Last month, the International Organization of Securities Commissions (IOSCO) released its Environmental, Social and Governance (ESG) Rating and Data Products Providers: Final Report. This report gathered information on the current status of that market from ESG ratings firms, data providers, users of the ratings/data and companies subject to the ratings. As IOSCO put it:
Given that this part of the market does not currently fall within the typical remit of securities regulators, IOSCO has sought to strengthen its knowledge by undertaking a fact-finding exercise with ESG ratings and data products providers, users of ESG ratings and data products, and the companies that are the subject of these ESG ratings or data products.
In addition to its fact-finding exercise, IOSCO offered recommendations for national securities regulators and another set for ESG ratings and data providers to improve the quality of their outputs. The report and recommendations were well covered by in the media, law firm alerts and on LinkedIn.
I am not going to discuss what others already have. In reading the report, I picked up on something that hasn’t been explored – at least not that I have seen. Instead, today’s blog is about a topic I have written and talked about for years that was also featured in the report: accuracy of the raw ESG data reported by companies being rated.
This isn’t surprising given my background conducting EHS/sustainability audits at manufacturing and other types of sites around the world. It is kind of my thing. IOSCO found this is kind of a thing for them too, yet they didn’t issue a specific recommendation on the matter. Here are some of the more important excerpts from the report on the quality/reliability of ESG data generated by the companies being rated:
Raw data is gathered by ESG data products providers from companies’ public disclosures or from other publicly available information or collected through questionnaires; if raw data is not available, corresponding data points can be approximated. Feedback suggests that all data products derive from either collected or estimated raw data. [emphasis added]
The availability of reliable and high-quality data inputs is a critical component of ESG ratings and data products… Irrespective of how the information is sourced, the quality, reliability, and consistency of this information is an important consideration.
Processes for verification and update of data may vary among providers… checks can include, depending on the process: scrutinising for plausibility, screening for potential incoherencies, statistical and logical checks (looking for abnormal spikes and outliers, either at the company or/and at the industry level), checks against other sources such as governmental databases, and deviations against a peer group or against previous years.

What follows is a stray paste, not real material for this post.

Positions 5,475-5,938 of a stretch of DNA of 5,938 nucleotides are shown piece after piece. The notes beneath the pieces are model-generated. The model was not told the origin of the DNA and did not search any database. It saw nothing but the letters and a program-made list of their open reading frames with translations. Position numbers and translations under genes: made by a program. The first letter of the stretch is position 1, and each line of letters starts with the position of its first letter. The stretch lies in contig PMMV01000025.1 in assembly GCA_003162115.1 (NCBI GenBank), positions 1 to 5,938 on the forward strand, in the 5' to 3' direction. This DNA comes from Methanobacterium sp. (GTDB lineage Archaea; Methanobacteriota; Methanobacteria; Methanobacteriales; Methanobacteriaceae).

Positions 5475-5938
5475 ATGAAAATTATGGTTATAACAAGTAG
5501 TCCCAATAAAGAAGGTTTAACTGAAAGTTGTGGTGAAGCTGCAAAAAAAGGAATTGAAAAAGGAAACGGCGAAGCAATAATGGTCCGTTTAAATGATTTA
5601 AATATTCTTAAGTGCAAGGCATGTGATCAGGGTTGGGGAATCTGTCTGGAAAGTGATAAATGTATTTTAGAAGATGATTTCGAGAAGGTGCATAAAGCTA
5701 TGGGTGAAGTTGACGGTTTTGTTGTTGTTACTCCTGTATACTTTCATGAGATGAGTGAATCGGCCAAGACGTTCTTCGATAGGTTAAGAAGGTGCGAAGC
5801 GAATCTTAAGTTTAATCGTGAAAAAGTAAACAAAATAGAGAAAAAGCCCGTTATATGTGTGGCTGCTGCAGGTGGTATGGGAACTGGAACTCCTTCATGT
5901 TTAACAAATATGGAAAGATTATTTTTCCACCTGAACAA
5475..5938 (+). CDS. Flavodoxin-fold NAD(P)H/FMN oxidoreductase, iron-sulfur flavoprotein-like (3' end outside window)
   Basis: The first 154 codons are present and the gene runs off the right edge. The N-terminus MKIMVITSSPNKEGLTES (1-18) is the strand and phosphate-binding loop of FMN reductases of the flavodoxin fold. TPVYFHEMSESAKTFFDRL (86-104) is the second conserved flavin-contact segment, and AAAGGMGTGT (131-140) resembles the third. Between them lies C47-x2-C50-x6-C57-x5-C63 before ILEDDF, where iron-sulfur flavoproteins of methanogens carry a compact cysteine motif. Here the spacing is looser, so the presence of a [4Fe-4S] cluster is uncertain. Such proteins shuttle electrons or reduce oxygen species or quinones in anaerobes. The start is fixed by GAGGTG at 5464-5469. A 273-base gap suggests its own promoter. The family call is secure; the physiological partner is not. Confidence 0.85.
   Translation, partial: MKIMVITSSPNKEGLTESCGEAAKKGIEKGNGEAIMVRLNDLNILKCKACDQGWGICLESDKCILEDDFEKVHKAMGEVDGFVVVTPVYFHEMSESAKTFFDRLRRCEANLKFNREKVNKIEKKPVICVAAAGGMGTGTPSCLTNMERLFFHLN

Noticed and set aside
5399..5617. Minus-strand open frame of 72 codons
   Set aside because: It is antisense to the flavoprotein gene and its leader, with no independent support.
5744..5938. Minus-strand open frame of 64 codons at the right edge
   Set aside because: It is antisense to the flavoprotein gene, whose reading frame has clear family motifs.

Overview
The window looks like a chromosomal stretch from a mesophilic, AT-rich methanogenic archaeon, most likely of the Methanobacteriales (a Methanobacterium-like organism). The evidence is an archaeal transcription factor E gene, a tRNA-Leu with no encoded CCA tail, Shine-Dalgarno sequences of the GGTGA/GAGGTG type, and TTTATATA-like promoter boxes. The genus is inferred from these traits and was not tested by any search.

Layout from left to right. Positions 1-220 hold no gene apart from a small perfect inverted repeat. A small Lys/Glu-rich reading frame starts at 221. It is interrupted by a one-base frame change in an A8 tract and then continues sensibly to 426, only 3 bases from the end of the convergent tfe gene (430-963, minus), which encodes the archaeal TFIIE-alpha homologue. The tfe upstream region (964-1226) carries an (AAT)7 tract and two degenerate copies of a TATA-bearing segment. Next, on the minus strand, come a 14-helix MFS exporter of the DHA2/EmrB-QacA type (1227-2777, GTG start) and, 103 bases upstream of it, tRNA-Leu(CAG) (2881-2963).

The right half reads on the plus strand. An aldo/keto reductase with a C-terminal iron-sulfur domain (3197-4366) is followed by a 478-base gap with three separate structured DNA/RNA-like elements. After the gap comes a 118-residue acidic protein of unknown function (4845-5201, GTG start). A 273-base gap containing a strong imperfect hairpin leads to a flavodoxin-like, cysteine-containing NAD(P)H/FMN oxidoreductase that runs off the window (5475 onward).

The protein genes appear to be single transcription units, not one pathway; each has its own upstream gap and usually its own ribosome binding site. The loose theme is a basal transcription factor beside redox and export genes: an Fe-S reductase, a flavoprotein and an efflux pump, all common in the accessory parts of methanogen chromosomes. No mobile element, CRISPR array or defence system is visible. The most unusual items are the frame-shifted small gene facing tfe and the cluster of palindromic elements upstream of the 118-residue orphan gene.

Another fascinating insight from the report is that “users [of the ESG ratings/data] generally do not conduct any formal verification of the ESG ratings and ESG data products” and none of those users – none – “implement verification processes on raw ESG data underlying ESG ratings or ESG data products because such processes are resource intensive and may not be possible with available information.” This is contrary to my admonitions that those relying on things like ESG certifications or industry association audit programs should conduct their own due diligence on external processes/mechanisms on which they plan to rely.
IOSCO’s only recommendation for companies producing the raw data concerned “streamlining their disclosure processes for sustainability related information to the extent possible.”
What This Means
As I said, the report does not include a recommendation for improving the quality of ESG data generated and provided by the companies themselves. Even so, that is clearly a critical need. By now, it is generally understood that few companies subject ESG data to the same level of internal controls and verification that they apply to financial data. Ensuring ESG data is credible and worthy of reliance by raters before it is reported externally is a cornerstone of improving ESG ratings. IOSCO summed it up in what I think is the report’s final statement on the matter – “Raw data is a key factor to determine the quality of ESG ratings and data products.”
Raw ESG data quality can be improved by engaging internal audit teams or external experts such as technical EHS auditors. Accounting firms may be experts at internal controls and can play a role, but they rarely have expertise to validate technical information related to manufacturing processes, equipment, pollution control systems, safety management programs or in applicable EHS regulatory requirements.
We may never get to point of complete consistency and correlation between the ratings themselves, but at least ensuring ratings and third party data providers are using accurate raw data will help eliminate a major variable.